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Views from the Brookings Blum Roundtable on Global Poverty: Innovation and Technology for Development

A shoemaker shows a mobile phone leather case he made at a workshop in Abu Zaid market in Khartoum May 9, 2010. (Reuters/Mohamed Nureldin Abdallah)

Several staff members and scholars from the Global Economy and Development program have traveled to Aspen, Colorado for the annual Brookings Blum Roundtable—an off-the-record forum for global leaders, entrepreneurs and practitioners to discuss innovative ideas and advance groundbreaking initiatives to alleviate global poverty. Since 2004, participants have come together for our roundtable to explore timely subjects ranging from emergent new players in the international donor community to the poverty-insecurity nexus.

This year’s theme is “Innovation and Technology for Development.” New technologies offer the promise of breakthroughs in development and poverty alleviation by spurring innovative business models and pushing down transaction costs in the developing world. One example many of our participants have been talking about is mobile money, with a rapid rate of scale up in Kenya that is unparalleled, having reached more than half the country’s population in less than three years.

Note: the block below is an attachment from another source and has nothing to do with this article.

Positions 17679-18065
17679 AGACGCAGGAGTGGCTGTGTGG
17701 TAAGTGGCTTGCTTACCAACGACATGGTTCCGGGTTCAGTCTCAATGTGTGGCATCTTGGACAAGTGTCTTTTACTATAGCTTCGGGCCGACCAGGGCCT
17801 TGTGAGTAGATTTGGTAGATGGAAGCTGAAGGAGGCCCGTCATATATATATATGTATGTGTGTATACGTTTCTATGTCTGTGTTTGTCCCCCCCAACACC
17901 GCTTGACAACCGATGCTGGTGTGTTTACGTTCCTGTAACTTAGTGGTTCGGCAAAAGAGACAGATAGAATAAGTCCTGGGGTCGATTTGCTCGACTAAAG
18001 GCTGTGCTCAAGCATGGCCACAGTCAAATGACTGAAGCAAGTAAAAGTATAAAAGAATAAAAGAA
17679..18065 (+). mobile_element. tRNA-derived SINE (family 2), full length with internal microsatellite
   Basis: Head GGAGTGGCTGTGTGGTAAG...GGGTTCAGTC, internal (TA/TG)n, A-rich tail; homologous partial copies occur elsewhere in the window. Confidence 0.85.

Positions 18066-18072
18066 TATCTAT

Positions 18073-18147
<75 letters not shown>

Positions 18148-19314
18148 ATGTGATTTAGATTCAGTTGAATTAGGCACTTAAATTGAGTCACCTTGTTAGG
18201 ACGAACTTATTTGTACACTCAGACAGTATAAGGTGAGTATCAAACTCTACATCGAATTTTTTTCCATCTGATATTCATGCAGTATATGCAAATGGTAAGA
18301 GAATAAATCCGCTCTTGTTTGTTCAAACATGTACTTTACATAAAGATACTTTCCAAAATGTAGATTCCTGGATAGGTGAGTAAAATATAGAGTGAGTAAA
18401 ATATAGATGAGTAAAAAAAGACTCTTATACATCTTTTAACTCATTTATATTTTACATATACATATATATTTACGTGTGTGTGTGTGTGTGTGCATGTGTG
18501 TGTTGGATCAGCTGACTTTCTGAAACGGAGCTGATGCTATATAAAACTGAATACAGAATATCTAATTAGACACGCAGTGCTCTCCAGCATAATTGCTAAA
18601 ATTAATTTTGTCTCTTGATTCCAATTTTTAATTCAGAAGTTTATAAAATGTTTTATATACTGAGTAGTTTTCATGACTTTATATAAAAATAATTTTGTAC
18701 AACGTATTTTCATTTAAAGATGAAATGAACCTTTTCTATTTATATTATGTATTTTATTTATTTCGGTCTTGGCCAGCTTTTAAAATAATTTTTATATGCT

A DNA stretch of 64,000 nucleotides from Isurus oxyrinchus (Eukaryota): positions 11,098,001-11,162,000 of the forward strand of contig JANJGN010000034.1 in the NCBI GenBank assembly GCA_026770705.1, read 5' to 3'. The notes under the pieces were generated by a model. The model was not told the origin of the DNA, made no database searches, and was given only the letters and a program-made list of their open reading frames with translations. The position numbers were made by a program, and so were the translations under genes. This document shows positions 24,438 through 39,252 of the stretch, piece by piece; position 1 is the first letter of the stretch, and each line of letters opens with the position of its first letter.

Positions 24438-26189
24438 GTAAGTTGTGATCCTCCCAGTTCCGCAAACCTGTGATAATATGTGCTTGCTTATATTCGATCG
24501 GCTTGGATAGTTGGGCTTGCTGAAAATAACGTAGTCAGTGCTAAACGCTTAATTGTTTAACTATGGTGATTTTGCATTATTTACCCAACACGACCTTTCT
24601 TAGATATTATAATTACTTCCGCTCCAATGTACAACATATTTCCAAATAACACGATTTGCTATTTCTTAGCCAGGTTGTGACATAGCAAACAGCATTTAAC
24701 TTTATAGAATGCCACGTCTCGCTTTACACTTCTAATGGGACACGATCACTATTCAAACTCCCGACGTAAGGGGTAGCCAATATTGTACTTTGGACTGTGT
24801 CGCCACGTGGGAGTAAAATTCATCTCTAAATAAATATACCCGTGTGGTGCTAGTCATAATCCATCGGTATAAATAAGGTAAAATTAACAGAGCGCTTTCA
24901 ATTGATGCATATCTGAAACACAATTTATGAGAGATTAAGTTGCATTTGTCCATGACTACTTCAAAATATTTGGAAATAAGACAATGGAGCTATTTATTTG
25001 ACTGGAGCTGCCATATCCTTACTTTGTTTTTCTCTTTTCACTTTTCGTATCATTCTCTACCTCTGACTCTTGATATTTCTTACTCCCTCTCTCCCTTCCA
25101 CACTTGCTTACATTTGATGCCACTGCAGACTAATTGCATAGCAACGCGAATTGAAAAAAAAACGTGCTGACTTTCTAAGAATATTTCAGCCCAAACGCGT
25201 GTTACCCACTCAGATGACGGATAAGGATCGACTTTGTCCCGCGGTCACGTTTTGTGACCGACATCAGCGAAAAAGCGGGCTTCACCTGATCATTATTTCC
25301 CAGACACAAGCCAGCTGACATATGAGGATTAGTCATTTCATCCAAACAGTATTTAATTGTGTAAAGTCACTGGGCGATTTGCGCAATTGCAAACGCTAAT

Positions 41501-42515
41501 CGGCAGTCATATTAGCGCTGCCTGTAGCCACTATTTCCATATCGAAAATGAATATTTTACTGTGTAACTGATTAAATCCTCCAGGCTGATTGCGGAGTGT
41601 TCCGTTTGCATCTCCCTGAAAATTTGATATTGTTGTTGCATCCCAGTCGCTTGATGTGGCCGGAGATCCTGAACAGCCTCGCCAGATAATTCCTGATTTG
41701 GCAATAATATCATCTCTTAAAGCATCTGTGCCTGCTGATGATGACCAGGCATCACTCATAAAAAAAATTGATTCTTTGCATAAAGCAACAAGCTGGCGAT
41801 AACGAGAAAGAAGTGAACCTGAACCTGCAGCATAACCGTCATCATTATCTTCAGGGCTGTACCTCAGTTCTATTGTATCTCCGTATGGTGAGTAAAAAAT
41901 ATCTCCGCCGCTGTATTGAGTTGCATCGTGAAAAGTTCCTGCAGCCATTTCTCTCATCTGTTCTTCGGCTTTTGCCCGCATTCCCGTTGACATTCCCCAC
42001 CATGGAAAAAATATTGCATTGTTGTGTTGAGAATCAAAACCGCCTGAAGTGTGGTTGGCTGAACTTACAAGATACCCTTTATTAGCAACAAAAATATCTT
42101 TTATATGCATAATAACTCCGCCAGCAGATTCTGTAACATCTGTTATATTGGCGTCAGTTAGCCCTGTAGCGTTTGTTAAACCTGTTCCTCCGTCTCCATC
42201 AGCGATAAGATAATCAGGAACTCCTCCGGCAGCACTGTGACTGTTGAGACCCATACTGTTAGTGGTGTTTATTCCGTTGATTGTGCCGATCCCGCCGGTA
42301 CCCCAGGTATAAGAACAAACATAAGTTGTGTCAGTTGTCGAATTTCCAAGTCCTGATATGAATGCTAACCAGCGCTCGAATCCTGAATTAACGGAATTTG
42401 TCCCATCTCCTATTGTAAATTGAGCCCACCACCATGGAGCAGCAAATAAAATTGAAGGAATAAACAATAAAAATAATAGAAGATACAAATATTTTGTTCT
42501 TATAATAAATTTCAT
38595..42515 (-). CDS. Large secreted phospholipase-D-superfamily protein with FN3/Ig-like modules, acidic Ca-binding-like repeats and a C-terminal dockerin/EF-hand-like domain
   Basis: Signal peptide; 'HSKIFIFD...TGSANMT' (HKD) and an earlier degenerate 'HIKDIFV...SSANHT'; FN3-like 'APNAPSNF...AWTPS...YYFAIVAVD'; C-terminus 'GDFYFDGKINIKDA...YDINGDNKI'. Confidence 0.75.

In the spirit of this year’s theme of innovation and technology, we have incorporated social media and other online elements to the roundtable. We are live tweeting from the conference using the Twitter hashtag #Blum2012. We are also filming short videos of some of our participants answering questions about their thoughts on innovation and technology for development.

We will be posting these videos starting August 1 and into the next week. We hope you enjoy watching them and welcome your feedback on the topics our participants are addressing.

-Laurence Chandy

Rakesh Rajani, Twaweza

Kemal Derviş, The Brookings Institution

Mung Ki Woo, MasterCard Worldwide

Mary Robinson, Mary Robinson Foundation - Climate Justice

Juliana Rotich, Ushahidi

Lalitesh Katragadda, Google

Madeleine Albright, former U.S. Secretary of State

Rajiv Shah, USAID:

Gillian Tett, Financial Times:

Anne-Marie Slaughter, Princeton University: 

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